It’s a balancing act. I am the youngest person on the Betsy Sweet team. That can be tough in some ways because it’s like I’m representing all of the youth. There are intersections though. Betsy has a lot of great plans for what she wants to do. It ties in with my youth work. She wants to incentivize young people to stay in Maine. We do a lot of stuff on college campuses and outreach that way. We’re getting ready to hire a couple of interns. It flows in naturally.
How do you involve young people with climate work?
In Maine, we have a very unique connection to the environment. Our businesses are very dependent on it: fisherman, snow plowing, farming. We have a deep connection to our environment that a lot of other states don’t feel any more. We need to amplify that and show people that [climate change] is impacting us. It’s a real problem.
A lot of businesses are struggling in Maine due to the cost of energy. We need to address this as well. Even though this technology is new, it’s worth investing in and it will be cheaper in the long run. It’s not just a hardship on our local economy.
We need to be reminding people that this is the way life should be, and that it is threatened by climate change. It’s about inspiring people to get out to the polls and vote for politicians who address this issue instead of proposing pipelines.
What has been most effective about talking to people about climate in Maine?
I find that personal stories work really well. If somebody doesn’t believe in climate change or doesn’t view it as a prominent issue or have a “people not planet “ attitude, it’s about not letting that conversation take a divisive turn. Try to find something that you have in common with them–some short of shared goal or vision. Maybe they also grew up hunting or fishing. You can use that story to bring people in and show them why climate justice is important and finding that connection.
Why do you devote your time to climate?
I’m a big believer in intersectionality. I like the phrase climate justice because it’s not just about the environment but talking about how Indigenous, poor communities, and communities of color are impacted. It addresses racism and classism and colonialism. The big reason is I feel like time is ticking, and we have very little time to start turning things in the right direction. I think all issues are worthwhile, and our oppression is bound. But if we don’t address these environmental concerns, we won’t have a planet to live on. Nothing will matter if we’re all fighting for resources and dying because the planet can no longer sustain us.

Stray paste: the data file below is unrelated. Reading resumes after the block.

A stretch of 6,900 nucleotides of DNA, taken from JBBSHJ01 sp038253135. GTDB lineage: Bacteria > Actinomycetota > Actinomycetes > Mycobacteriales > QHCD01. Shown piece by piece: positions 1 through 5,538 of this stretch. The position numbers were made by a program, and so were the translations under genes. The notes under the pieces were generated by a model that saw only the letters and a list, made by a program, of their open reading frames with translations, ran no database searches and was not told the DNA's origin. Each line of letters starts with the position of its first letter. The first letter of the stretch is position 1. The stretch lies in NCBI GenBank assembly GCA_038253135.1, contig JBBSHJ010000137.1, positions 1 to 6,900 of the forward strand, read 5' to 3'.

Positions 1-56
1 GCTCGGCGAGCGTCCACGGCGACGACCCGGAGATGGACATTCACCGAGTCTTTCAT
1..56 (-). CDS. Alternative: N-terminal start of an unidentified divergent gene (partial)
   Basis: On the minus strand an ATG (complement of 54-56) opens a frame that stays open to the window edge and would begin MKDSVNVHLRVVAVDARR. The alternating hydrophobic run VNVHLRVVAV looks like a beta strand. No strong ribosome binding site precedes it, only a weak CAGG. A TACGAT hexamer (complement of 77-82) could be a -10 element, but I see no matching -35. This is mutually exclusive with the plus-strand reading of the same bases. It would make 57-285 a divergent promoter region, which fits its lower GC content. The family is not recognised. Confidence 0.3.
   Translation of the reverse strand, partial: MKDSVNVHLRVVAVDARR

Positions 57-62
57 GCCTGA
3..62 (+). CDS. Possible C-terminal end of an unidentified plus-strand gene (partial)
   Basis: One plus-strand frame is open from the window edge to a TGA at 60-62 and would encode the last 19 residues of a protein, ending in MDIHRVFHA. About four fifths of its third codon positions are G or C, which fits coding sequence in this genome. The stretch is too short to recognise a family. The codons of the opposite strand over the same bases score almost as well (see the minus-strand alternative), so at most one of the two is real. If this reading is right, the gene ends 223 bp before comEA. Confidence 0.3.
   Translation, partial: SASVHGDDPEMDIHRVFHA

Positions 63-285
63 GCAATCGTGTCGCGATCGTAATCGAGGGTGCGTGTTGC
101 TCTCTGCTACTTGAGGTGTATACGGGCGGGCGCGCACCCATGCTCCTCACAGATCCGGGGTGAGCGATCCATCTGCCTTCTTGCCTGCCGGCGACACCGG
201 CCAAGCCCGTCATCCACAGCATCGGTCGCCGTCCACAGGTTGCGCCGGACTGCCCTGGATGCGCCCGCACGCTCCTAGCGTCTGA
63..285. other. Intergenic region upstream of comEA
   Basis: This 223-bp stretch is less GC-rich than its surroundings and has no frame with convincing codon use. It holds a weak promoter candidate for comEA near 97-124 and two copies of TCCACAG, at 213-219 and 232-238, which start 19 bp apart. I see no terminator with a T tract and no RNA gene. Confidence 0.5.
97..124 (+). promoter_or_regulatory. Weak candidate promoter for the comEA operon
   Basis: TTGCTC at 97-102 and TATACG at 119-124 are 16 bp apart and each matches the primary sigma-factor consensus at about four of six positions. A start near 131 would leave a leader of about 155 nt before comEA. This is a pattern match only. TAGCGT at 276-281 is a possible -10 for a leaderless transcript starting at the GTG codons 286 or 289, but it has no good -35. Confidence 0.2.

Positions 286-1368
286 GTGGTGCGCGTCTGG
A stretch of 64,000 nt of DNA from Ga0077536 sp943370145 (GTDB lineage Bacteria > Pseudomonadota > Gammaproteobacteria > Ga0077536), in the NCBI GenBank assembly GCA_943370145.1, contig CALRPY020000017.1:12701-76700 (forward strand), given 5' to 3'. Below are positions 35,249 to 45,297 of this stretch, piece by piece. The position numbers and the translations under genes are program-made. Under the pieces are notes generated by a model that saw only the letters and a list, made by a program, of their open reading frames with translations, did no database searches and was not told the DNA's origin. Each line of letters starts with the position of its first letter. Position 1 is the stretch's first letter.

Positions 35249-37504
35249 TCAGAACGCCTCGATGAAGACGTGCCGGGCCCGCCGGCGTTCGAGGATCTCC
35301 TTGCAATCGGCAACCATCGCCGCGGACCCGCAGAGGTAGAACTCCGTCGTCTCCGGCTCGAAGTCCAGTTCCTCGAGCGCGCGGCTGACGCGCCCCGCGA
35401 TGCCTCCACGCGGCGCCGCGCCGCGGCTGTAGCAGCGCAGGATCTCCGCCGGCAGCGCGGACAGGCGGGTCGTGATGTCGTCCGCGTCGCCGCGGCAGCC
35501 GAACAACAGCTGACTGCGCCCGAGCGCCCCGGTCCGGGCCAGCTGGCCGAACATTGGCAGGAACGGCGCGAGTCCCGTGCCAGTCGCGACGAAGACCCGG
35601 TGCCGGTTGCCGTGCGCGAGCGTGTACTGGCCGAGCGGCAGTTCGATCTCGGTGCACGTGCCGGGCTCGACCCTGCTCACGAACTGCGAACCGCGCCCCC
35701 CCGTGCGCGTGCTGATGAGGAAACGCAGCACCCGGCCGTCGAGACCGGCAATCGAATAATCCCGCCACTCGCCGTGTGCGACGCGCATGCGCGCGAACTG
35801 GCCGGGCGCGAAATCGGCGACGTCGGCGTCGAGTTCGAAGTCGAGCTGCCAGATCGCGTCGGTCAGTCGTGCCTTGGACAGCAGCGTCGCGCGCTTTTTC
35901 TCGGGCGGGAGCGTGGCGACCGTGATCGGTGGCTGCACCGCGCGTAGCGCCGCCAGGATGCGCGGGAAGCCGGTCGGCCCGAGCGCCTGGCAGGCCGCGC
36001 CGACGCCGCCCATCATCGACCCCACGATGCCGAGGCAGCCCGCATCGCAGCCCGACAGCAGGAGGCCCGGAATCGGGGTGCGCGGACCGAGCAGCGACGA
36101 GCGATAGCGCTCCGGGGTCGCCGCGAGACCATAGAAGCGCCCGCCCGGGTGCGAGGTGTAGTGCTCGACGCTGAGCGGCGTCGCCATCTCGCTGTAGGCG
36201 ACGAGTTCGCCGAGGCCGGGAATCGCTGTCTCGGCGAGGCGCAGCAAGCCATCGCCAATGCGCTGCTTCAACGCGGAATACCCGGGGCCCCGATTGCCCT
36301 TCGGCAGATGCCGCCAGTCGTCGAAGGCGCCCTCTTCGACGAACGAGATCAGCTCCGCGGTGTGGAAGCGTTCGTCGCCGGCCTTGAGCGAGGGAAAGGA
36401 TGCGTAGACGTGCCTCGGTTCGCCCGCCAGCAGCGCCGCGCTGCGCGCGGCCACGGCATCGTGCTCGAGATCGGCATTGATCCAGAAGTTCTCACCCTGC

What gives you hope?
Millennials give me hope. I think that it’s a lot more common within our generation to be open to talking about these ideas. Nobody likes confrontation, so when you disagree, it’s awkward and uncomfortable. Older people don’t talk about who they vote for or petition or campaigns. It’s commonplace among millennials to do so.
We’re also seeing so many people who are really fed up with how things are run. Once this younger generation starts running for office and getting into positions of power, we’ll start seeing so much change for the better. That’s been my experience with young people.
I believe in the good of humanity, and I think that kindness and love will prevail. Even though it’s really scary, historically–when we’ve seen great waves of social change–there has been pushback and opposition from the other side. Even though that can be really scary, in the end, that change has to come about.
What gives you pause or makes you rethink this work?
There have been so many times where I’ve been upset. It’s really disheartening doing this work. I just wish that I could give up and quit. But I’m in too deep, and I care too much. I empathize with these causes. I’d feel guilty if I wasn’t doing this work. I and everyone are responsible for being active in making the world what they want it to be. I want to live in a better world. If I can’t change it, who will?
I know that you’ve done a lot of direct action in the past. What do you see as the role of DA in your work?
Direct action is one of the more important pieces of the puzzle. It’s very useful because these forces of oppression and these systems that are in place interrupt people’s lives all the time. People in the lower class don’t just get to forget their troubles. They are thinking, “How am I going to pay the rent?” It’s the same with other forms of privilege.
Direct action is useful because it grabs people’s attention and makes them uncomfortable and interrupts their day in the same way that forces of oppression do for frontline communities. It pisses people off, but so does oppression. Feel the way that we feel.
How can people support or get involved with what you’re doing?
The best way to get involved is just to look at your set of skills, and then figure out how you can use them. If you’re a skilled writer, write an editorial or letter to your senator. If you’re good at public speaking, reach out to organizations, and try and get involved. Find a candidate you agree with, and start volunteering for them. There are ways to get involved.
Pine Tree Youth Organizing connects new organizers with opportunities and mentorship, so that is a good resource too. And we’re always looking for Youth Activism Gathering organizers!
It’s a case-by-case scenario. You just got to do it. Once I had that first connection through the YAG and PTYO, everything just fell into place.
Email me if you want to get involved with any of these things! firstname.lastname@example.org.